In recognition of Asian Pacific American Heritage Month, we asked Laura Chu Stokes, a first-generation Chinese American, to share her thoughts on how nonprofits can uplift the voices and perspectives of Asian Americans.
A pianist and music educator, Laura has taught hundreds of students through her work as an adjunct faculty member, within her independent studio, and as a director and group instructor. Laura has performed as a staff accompanist and collaborative artist, performing with the Columbus and Cincinnati Symphony Orchestras.
Laura’s insight and experiences speak to the need for greater engagement of the Asian American community, especially within the nonprofit sector. Together, we can ensure AAPI inclusivity is a priority.
— Mollard Consulting
When I was growing up in Clintonville on the north side of Columbus, it never occurred to me that I was different. I asked my father — a Chinese History professor at The Ohio State University — why schoolmates would often taunt me with their sing-song chants of ‘ching-chong’ and pull the corners of their eyes upwards to indicate slanted-eyes.
He said, “There will always be people who don’t understand why we don’t look like them, but you must move forward and stay true to yourself.”
Decades later, I am coming to understand the meaning of his words.
With the uptick of attacks on the Asian American community, particularly over the past year and a half, it is hard to continually stomach that individuals are targeted simply by how they look based on the assumption that they are somehow responsible for COVID-19.
These gross assumptions that foster pain are not dissimilar to how Muslims may have felt after 9/11 and is certainly not new to the Black community nor any other marginalized community members that have suffered from overt racism and microaggressions for far too long.
Within the nonprofit community, including Asian American Pacific Islander (AAPI/API) voices and perspectives is critically important in determining what best serves clients and audiences moving forward. To guide this work, Dr. Anthony S. Chow, an associate professor at the University of North Carolina – Greensboro and the founder of the University of North Carolina Asian Pacific Islander Caucus (UNC-APIC), states these important considerations:
- Help stand up against anti-Asian sentiment and push back against the minority myth that puts APIs in an absurdly incorrect and hurtful place where it is implied that Asian-Americans are a monolithic stereotype of academically gifted, geeky, weak, and shy. This characterization is inaccurate and increases the conflict with other minority groups, expressed with increased anti-Asian actions due to COVID-19. The API community has the most diverse socioeconomic range of any racial group as seen in the model minority myth and is the largest, most diverse minority group in the nation. APIs, represented by more than 20 different nationalities, should be offered the same types of assistance as other minority groups.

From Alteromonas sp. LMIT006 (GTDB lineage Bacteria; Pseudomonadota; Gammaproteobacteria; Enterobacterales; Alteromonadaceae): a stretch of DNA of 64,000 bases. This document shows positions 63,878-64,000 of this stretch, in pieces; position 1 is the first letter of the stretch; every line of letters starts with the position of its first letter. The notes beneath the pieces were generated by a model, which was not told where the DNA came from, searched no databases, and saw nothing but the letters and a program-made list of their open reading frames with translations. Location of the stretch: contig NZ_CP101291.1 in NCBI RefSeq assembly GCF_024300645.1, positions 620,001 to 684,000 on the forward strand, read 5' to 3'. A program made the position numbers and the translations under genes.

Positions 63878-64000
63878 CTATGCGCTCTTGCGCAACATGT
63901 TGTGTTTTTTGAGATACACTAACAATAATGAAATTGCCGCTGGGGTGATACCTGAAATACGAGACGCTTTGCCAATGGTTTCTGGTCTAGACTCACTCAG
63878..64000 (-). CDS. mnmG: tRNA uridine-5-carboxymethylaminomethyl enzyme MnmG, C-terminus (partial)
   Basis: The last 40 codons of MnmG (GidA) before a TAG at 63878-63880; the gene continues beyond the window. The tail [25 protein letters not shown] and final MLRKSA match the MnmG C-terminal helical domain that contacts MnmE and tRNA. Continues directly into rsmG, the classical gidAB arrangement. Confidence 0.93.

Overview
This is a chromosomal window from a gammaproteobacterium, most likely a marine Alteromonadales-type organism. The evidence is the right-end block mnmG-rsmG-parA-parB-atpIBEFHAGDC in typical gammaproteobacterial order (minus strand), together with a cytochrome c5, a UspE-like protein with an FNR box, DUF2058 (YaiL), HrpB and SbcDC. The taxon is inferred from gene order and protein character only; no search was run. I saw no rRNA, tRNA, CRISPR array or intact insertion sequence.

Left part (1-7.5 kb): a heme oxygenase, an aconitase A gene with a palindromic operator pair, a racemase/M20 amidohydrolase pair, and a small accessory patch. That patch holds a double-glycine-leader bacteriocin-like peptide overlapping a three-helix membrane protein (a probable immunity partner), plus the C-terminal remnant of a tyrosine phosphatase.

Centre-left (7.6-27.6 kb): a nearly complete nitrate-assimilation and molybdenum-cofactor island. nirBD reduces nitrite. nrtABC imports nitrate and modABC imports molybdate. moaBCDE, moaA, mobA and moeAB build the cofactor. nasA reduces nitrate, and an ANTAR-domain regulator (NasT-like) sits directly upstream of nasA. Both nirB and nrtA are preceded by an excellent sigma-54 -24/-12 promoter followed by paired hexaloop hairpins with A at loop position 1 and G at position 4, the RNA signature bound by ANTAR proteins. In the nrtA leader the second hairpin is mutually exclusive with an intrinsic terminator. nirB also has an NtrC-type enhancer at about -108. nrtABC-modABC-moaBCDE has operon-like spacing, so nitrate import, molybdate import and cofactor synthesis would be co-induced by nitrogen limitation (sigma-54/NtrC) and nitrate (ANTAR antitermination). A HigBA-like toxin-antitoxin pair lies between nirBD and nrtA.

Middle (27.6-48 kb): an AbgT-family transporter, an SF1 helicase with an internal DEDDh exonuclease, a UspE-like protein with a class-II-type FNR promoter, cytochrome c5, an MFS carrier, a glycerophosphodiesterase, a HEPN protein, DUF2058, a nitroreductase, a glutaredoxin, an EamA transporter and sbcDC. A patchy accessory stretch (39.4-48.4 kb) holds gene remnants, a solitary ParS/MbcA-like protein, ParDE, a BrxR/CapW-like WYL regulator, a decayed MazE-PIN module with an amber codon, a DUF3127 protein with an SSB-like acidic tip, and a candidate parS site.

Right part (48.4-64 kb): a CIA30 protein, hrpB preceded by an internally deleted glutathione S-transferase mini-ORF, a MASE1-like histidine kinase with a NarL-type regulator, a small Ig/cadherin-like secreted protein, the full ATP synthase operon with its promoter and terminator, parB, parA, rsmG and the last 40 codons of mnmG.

- APIs are the only race where the majority of their offenders are from different races (27% Black, 24.1% White, and 24.1% API) according to a 2018 Department of Justice Crimes Report (See table 14 on page 13). These statistics show a longitudinal trend of violence occurring against APIs from other races.
- The API community is the only racial group where youth suicide is the leading cause of death among those who are ages 15-19 (CDC report page 165). The leading preventative factor is acceptance from peers. As many youths can attest, being harassed, discriminated, and bullied at an early age has lasting effects. If Americans continue to treat and subject APIs as perpetual foreigners, our youth may develop negative opinions of themselves as they are inundated with negative images about themselves or their parents, friends, and relatives.
- Asian Americans are the fastest growing racial demographic among all racial and ethnic groups in the United States between 2000 and 2019, or approximately 80% growth, according to the Pews Research Center. This significant leap in population will lead to greater consumption of goods and services by APIs, particularly in the arts, education, and entertainment.
With greater understanding comes the expectation of more inclusive actions and wider representation of the Asian American Pacific Islander community. As Asian Pacific American Heritage Month comes to a close, opening up the channels of engagement and opportunity with the AAPI/API community is more essential today than ever before.
Through their individual missions, my hope is that nonprofits will make the long-term commitment to diversity, equity, and inclusion work that improves the quality of life for Asian Americans and continues the work of organizations such as the AAPI Civic Engagement Fund.
Article by: Laura Chu Stokes, NCTM